Title: Silenced in the Library: Banned Books in America
Author: Zeke Jarvis
Hardcover: 978-1440843945, $94
Imprint: Santa Barbara, CA: Greenwood, 2017
“Censorship has been an ongoing phenomenon even in “the land of the free.” This examination of banned books across U.S. history examines the motivations and effects of censorship, shows us how our view of right and wrong has evolved over the years, and helps readers to understand the tremendous importance of books and films in our society.
Books ranging from classics such as A Farewell to Arms, Lord of the Rings, The Catcher in the Rye, and The Color Purple as well as best-selling books such as Are You There, God? It’s Me Margaret, titles in the Harry Potter series, and various books by bestselling novelist Stephen King have all been on the banned books list. What was the content that got them banned, who wanted them banned, and did the ban have the desired effect of minimizing the number of people who read the title—or did it have the opposite effect, inadvertently creating an even larger readership for the book?
Silenced in the Library: Banned Books in America provides a comprehensive examination of the challenges to major books as well as the final results of these selections being deemed “unfit for public consumption.” Included in its discussion are explanations of the true nature of the objections along with the motives of the authors, publishers, and major proponents of the books. Content is organized based on why the books were banned, such as sexual content, drug use, or religious objections. This approach helps readers to see trends in how people have approached the challenge of evaluating what is “proper” and shows how our societal consensus of what is acceptable has evolved over the years. Readers will come away with a fuller appreciation of the immense power of words on a page—or an eReader device—to inflame and outrage, influence opinion, incite thought, and even change the course of history…”
“The writing is clear and straightforward, and although the author clearly dislikes censorship, he is not didactic and does explain why some people want to censor materials. . . . This volume offers a unique perspective by summarizing censorship issues topically and providing deeper coverage of significant banned titles.” – Booklist
“The general introduction provides an overview of censorship from a broad, historical point of view including the role of the government, publishers, and the effects on literature for children and young adults. . . .Each entry includes a brief description of the book followed by examples of censorship attempts and the reasons behind the challenges. The descriptions are interesting and well written. . . . There is an alphabetical list of titles and authors and a list by subject. There is an extensive bibliography and a well-developed index.” – ARBAonline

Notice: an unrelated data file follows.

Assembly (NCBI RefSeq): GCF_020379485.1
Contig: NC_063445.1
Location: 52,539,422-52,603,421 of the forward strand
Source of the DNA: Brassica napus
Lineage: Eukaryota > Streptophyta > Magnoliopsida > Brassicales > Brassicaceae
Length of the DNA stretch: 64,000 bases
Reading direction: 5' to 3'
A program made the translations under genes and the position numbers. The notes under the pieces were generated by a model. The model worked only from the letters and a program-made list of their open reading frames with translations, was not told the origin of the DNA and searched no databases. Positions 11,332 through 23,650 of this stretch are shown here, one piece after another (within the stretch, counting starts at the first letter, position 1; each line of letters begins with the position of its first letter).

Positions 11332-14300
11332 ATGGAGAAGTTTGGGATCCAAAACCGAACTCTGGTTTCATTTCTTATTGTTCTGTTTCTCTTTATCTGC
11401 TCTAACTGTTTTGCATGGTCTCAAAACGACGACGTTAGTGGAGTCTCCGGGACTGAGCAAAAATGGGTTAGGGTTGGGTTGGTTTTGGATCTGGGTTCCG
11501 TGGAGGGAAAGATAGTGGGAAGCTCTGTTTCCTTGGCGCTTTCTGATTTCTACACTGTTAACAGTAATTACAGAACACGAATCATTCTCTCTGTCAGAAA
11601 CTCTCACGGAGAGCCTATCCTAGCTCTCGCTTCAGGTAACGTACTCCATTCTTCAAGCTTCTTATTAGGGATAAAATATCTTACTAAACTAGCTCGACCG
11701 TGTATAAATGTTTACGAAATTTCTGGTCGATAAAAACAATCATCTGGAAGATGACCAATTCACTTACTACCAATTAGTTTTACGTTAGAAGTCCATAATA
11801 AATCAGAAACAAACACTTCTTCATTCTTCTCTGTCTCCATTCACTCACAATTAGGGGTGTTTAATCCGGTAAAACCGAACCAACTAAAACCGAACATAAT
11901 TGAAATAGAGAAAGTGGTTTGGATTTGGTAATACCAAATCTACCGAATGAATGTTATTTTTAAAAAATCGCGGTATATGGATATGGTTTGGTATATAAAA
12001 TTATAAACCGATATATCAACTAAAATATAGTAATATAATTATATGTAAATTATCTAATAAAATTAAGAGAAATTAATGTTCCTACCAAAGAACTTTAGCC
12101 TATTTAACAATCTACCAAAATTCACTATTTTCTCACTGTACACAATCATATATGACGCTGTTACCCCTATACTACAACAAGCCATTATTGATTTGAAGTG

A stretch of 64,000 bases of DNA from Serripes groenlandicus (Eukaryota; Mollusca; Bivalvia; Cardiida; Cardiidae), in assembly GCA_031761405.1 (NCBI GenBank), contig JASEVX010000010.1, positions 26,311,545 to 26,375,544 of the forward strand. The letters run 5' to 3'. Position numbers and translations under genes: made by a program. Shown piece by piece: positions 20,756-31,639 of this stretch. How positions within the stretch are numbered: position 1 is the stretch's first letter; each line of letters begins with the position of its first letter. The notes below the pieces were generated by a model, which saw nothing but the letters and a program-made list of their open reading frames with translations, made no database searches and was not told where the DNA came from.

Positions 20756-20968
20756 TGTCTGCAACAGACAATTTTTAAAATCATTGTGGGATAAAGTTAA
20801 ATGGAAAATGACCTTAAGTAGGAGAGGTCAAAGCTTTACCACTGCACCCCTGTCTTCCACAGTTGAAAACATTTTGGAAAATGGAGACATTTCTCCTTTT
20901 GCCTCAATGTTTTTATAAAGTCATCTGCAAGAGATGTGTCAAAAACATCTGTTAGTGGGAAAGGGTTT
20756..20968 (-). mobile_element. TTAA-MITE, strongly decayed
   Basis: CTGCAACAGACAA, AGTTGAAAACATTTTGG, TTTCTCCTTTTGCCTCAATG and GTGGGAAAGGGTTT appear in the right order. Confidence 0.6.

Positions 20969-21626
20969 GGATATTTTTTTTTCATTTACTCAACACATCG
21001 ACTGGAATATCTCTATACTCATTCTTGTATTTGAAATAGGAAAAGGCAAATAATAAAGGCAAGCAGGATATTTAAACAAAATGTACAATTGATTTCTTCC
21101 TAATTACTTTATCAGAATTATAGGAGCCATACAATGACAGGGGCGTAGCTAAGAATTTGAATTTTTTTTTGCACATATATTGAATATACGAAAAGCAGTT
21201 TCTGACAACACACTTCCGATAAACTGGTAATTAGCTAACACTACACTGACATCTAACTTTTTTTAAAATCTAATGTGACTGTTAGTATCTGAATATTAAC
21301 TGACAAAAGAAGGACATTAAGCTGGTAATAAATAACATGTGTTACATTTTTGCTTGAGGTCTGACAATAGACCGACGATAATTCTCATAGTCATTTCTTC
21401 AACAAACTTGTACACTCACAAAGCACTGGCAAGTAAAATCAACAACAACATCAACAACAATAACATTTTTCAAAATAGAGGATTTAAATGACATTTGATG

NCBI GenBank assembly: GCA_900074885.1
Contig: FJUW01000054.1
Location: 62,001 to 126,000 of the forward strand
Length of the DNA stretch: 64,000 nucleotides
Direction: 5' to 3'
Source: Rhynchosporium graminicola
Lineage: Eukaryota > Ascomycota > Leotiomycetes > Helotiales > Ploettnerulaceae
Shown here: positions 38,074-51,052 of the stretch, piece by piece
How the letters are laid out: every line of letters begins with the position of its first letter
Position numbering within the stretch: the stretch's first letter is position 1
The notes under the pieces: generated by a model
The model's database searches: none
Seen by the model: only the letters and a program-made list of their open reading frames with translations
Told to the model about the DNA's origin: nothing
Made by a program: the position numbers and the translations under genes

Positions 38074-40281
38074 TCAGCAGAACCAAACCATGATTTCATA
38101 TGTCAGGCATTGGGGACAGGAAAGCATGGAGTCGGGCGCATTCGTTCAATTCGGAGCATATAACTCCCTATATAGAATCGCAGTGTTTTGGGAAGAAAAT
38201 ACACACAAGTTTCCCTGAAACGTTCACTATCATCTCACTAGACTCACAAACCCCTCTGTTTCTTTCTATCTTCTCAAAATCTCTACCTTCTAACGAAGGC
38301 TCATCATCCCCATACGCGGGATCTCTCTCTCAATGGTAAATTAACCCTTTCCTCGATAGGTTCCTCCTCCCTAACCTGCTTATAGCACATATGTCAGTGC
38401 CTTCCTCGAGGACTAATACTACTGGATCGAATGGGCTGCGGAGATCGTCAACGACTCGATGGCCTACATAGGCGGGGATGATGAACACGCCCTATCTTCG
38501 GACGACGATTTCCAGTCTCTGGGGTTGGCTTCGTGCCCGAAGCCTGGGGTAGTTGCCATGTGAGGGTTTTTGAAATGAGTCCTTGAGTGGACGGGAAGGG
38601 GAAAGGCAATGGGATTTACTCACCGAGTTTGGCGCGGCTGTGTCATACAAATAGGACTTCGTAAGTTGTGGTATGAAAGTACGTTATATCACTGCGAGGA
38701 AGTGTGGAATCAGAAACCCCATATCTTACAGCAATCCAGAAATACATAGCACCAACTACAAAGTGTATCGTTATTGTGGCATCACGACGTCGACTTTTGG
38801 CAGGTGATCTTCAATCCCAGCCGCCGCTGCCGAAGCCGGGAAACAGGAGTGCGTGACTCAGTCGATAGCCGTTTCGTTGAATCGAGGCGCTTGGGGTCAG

“Readers gain a fuller understanding of the historical context and trends in societal views of what has been deemed both proper and unfit for public consumption. . . . Summing Up: Recommended. All levels of students through professionals/practitioners; general readers.” – Choice
“A useful professional resource, particularly for novice librarians and those unfamiliar with censorship issues.” – School Library Journal
Tom is originally from Brooklyn N.Y but has spent his entire professional career in South Carolina, most recently as Head of Reference Services at the College of Charleston. As part of the Against the Grain and Charleston Conference team, he serves as the associate editor of the print ATG as well as the co-editor of the webpage. Tom’s conference duties include coordinating the Penthouse Suite interviews as well as the conference poster sessions.
He received his MLS from the University of Buffalo, SUNY and a second master’s in public administration from the College of Charleston and the Univ. of South Carolina. His wife Carol and he live in downtown Charleston and she is an artist and a tour guide offering historic walking tours of the city.